Is It Praise or Flattery?
SOMEONE says to you, “Your new hairstyle looks great!” Is it praise or flattery? “That suit is just perfect for you!” Praise or flattery? “This is the most delicious meal I have ever tasted!” Is it praise or flattery? When we receive such compliments, we may wonder whether they are really sincere and truthful or whether they are simply meant to please us without necessarily being believed by the speaker.
How can we know whether what a person says to us is praise or flattery? Does it matter? Can we not just accept at face value what is said and bask in the pleasure it gives us? What about when we give praise to others? Have we ever examined our motives? Thinking about these questions can help us to be discerning and to use our tongue in a manner that brings praise to Jehovah God.
Praise and Flattery Defined
Praise is defined by Webster’s Dictionary as an expression of approval or commendation, and the word can also denote worship or the giving of glory. Clearly the latter two meanings refer only to praise that is directed to Jehovah God. This is an integral part of true worship, as the inspired psalmist exhorts: “For it is good . . . , it is pleasant—praise is fitting.” “Every breathing thing—let it praise Jah.”—Psalm 147:1; 150:6.
However, this does not mean that praise cannot be given to humans. It can, in the sense of commendation, approval, or a favorable judgment. In a parable given by Jesus, a master tells his servant: “Well done, good and faithful slave!”—Matthew 25:21.
On the other hand, flattery is defined as false, insincere or excessive praise, where the flatterer usually has motives of self-interest. Artful commendation or adulation is given to gain favor or material benefits from another or to create a feeling of obligation toward the flatterer. So flatterers are motivated by selfishness. According to Jude 16, they are “ready with flattery for other people when they see some advantage in it.”—The Jerusalem Bible.
The Scriptural View
What is the Scriptural view of praising fellow humans? Jehovah sets a pattern for us to follow in this regard. We are told in the Bible that we will be praised if we do Jehovah’s will. The apostle Paul says that “each one will have his praise come to him from God.” Peter tells us that the tested quality of our faith “may be found a cause for praise.” So the fact that Jehovah will praise humans shows us that giving genuine praise is a kind, loving, and beneficial act, one not to be overlooked.—1 Corinthians 4:5; 1 Peter 1:7.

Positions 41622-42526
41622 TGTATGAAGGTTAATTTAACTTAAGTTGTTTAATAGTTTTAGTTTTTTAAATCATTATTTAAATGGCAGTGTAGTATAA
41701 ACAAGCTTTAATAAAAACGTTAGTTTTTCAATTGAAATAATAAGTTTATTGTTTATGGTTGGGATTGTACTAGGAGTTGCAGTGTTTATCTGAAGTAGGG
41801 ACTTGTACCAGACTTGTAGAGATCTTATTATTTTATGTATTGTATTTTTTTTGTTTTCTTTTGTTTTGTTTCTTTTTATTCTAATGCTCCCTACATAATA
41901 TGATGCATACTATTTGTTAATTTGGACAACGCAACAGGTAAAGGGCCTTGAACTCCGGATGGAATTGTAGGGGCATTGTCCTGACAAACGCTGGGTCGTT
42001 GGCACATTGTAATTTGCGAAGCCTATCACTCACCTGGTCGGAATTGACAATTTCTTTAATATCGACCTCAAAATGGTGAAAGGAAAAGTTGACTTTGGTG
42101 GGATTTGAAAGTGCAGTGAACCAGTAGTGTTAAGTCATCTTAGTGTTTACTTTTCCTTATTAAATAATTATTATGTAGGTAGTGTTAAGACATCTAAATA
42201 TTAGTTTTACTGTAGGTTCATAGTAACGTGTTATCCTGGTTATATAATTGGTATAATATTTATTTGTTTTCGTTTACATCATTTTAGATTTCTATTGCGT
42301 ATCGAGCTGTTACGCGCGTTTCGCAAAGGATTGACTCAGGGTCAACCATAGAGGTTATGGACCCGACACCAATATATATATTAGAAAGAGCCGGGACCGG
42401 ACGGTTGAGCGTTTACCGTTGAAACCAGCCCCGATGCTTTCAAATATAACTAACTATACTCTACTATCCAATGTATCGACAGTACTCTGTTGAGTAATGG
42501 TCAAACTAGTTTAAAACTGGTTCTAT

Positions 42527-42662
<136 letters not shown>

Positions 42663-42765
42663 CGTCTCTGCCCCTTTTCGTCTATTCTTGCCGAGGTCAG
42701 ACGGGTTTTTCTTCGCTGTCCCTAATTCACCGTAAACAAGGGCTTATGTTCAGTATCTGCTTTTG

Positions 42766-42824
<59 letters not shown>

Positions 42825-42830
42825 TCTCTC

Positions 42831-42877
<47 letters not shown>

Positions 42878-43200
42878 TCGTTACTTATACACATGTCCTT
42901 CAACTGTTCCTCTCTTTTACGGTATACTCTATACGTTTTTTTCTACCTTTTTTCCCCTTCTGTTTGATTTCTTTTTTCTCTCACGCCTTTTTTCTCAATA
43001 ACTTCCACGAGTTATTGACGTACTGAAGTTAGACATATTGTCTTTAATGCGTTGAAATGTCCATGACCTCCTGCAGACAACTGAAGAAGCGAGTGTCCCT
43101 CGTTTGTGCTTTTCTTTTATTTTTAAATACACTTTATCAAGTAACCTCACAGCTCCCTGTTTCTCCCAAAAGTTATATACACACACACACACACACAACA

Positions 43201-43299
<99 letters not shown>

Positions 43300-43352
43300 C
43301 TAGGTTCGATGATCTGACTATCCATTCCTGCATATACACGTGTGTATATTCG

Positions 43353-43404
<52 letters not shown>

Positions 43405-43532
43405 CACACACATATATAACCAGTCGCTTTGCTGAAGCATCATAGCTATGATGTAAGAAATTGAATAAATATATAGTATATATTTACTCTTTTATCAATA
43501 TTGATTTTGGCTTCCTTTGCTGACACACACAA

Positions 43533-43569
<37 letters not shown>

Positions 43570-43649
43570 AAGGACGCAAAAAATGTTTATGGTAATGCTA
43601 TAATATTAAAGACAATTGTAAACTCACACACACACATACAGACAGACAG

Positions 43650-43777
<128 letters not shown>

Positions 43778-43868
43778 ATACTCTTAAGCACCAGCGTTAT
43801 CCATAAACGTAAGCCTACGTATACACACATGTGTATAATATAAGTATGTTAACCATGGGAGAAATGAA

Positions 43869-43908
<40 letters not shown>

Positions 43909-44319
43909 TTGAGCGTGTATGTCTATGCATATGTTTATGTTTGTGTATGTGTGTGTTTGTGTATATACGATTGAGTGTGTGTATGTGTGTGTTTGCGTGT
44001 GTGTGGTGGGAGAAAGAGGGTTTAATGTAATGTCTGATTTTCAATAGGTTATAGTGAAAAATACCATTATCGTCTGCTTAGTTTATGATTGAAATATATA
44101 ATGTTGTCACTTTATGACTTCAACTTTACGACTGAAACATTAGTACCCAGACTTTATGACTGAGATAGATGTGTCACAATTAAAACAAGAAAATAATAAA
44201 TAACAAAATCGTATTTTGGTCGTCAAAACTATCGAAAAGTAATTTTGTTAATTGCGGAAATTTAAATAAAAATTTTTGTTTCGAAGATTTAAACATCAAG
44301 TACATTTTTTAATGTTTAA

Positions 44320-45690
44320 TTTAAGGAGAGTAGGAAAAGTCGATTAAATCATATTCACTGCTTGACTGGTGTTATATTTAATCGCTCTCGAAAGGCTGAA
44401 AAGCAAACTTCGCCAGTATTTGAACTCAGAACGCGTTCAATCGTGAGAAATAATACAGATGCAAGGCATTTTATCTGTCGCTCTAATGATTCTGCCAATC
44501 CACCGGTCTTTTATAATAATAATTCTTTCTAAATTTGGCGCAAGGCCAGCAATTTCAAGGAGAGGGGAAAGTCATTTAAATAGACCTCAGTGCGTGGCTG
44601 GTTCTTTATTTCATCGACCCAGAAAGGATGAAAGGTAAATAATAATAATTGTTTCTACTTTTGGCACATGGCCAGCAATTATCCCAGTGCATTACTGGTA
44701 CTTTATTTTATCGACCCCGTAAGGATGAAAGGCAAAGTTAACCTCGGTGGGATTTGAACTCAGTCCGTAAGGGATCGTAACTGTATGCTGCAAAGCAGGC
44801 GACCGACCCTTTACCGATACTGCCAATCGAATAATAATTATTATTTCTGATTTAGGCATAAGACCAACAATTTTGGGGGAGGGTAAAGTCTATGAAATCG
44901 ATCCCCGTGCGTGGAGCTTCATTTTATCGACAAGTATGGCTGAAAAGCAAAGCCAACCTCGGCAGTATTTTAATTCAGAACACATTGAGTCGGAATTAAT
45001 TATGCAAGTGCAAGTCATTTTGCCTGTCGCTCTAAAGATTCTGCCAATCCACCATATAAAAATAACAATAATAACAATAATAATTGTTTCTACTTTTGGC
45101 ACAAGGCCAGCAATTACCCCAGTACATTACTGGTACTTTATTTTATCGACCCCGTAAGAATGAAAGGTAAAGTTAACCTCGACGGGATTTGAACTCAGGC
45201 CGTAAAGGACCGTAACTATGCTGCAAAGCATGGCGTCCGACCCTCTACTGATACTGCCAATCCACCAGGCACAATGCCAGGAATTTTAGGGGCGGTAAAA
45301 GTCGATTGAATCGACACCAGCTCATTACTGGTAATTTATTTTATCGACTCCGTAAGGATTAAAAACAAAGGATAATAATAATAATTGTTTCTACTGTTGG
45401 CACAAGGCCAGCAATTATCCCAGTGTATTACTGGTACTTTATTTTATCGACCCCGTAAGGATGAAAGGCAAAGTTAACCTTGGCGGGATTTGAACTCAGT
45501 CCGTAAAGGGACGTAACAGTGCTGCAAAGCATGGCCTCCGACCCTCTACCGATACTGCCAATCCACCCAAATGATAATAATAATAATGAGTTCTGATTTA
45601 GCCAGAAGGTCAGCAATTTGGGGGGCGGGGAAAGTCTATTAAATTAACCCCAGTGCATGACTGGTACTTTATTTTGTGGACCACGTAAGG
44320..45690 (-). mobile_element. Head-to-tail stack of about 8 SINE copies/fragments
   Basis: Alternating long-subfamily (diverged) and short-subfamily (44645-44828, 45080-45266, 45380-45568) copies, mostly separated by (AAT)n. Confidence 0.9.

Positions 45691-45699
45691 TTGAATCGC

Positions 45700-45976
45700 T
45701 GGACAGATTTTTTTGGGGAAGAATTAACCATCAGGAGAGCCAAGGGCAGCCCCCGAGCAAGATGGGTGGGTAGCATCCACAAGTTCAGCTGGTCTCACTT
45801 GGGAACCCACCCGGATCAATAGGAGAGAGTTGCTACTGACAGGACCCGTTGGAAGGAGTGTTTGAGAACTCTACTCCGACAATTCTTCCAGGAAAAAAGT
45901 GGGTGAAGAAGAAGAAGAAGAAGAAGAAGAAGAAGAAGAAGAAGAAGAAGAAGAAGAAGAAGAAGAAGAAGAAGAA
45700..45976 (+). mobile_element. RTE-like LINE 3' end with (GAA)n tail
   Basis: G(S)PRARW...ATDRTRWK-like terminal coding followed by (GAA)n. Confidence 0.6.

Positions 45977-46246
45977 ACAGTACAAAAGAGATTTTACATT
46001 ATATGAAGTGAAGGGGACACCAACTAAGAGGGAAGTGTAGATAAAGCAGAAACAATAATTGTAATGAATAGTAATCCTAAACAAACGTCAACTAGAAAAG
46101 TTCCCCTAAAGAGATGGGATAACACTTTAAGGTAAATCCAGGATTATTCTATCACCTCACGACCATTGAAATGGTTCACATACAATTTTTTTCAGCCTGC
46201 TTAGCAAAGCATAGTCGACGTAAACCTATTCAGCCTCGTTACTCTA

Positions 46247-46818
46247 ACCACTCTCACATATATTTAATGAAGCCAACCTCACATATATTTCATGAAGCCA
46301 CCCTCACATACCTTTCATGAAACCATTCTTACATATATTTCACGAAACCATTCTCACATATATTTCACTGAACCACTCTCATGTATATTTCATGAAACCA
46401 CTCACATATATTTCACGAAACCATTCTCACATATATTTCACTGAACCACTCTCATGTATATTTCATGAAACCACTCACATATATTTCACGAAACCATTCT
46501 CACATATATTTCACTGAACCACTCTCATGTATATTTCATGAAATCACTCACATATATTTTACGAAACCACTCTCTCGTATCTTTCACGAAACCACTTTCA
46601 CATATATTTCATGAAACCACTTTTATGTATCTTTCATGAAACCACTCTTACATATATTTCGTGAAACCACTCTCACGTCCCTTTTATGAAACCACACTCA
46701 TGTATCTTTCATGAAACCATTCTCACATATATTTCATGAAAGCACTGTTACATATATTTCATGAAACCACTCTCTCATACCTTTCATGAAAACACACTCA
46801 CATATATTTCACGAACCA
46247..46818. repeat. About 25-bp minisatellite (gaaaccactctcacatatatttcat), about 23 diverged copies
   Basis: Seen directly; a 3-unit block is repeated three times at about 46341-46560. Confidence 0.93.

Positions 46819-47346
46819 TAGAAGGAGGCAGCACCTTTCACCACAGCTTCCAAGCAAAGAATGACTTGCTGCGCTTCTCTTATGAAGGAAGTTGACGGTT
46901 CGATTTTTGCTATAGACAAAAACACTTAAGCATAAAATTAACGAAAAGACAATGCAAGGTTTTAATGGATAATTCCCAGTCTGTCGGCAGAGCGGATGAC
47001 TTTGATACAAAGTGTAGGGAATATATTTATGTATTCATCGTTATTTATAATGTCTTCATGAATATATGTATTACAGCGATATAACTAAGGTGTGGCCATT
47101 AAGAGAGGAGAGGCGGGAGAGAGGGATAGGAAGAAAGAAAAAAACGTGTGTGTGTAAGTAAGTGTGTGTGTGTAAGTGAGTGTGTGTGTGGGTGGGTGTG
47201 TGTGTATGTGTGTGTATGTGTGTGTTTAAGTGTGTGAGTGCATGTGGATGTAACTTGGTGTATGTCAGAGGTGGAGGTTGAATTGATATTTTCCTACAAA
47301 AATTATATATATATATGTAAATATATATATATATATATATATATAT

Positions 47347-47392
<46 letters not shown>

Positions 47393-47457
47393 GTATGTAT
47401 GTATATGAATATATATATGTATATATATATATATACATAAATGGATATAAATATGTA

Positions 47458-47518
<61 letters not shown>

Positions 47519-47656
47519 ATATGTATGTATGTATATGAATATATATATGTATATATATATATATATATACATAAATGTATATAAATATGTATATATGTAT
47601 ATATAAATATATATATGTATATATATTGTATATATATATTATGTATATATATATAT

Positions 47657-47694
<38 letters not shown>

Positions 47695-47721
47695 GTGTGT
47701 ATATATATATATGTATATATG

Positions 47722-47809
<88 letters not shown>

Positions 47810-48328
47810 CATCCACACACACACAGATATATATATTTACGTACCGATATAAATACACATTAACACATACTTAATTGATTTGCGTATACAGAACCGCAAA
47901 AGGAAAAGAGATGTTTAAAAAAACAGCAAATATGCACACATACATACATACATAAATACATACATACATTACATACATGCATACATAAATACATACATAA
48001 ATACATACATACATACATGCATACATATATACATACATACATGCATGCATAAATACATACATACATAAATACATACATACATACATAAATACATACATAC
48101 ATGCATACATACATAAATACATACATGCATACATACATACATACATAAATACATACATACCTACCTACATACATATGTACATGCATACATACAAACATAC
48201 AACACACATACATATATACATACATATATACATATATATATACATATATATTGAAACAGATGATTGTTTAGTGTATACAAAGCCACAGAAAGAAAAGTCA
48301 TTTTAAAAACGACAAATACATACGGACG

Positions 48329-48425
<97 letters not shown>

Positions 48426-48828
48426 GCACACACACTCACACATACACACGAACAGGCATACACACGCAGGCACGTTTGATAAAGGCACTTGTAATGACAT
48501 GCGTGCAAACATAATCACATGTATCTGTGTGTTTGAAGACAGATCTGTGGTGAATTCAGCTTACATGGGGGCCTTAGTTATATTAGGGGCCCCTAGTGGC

Another source from which praise can come to us, according to the Bible, is government authorities who observe our good conduct and honestly commend us. “Keep doing good,” we are told, “and you will have praise from it.” (Romans 13:3) We may also receive praise from people who sincerely believe what they are saying and who have no ulterior motive in praising us. The inspired Scriptures say at Proverbs 27:2: “May a stranger, and not your own mouth, praise you.” This indicates that accepting praise from humans is proper.
Not so with giving or receiving flattery. Why is flattering speech so displeasing to Jehovah? For one thing, it is insincere, and Jehovah condemns insincerity. (Compare Proverbs 23:6, 7.) Further, it is not honest. Describing people who warrant God’s disapproval, the psalmist says: “All they do is lie to one another, flattering lips, talk from a double heart. May Yahweh slice off every flattering lip.”—Psalm 12:2, 3, JB.
Above all, flattery is unloving. It is motivated by selfishness. After speaking of the flatterers, the psalmist David quotes them as saying: “With our tongue we shall prevail. Our lips are with us. Who will be a master to us?” Jehovah describes such selfish ones as ‘despoilers of the afflicted ones.’ Their flattering tongues have been used, not to build up others, but to despoil them and afflict them.—Psalm 12:4, 5.
“An able-bodied man that is flattering his companion is spreading out a mere net for his steps.” So says wise King Solomon, and how true that is! (Proverbs 29:5) The Pharisees tried to spread a trap for Jesus with flattery. They said: “Teacher, we know you are truthful and teach the way of God in truth, and you do not care for anybody, for you do not look upon men’s outward appearance.” How disarming that sounded! But Jesus was not taken in by their smooth talk. He knew that they did not believe his truthful teaching but were just trying to trap him in his speech on the issue of paying tax to Caesar.—Matthew 22:15-22.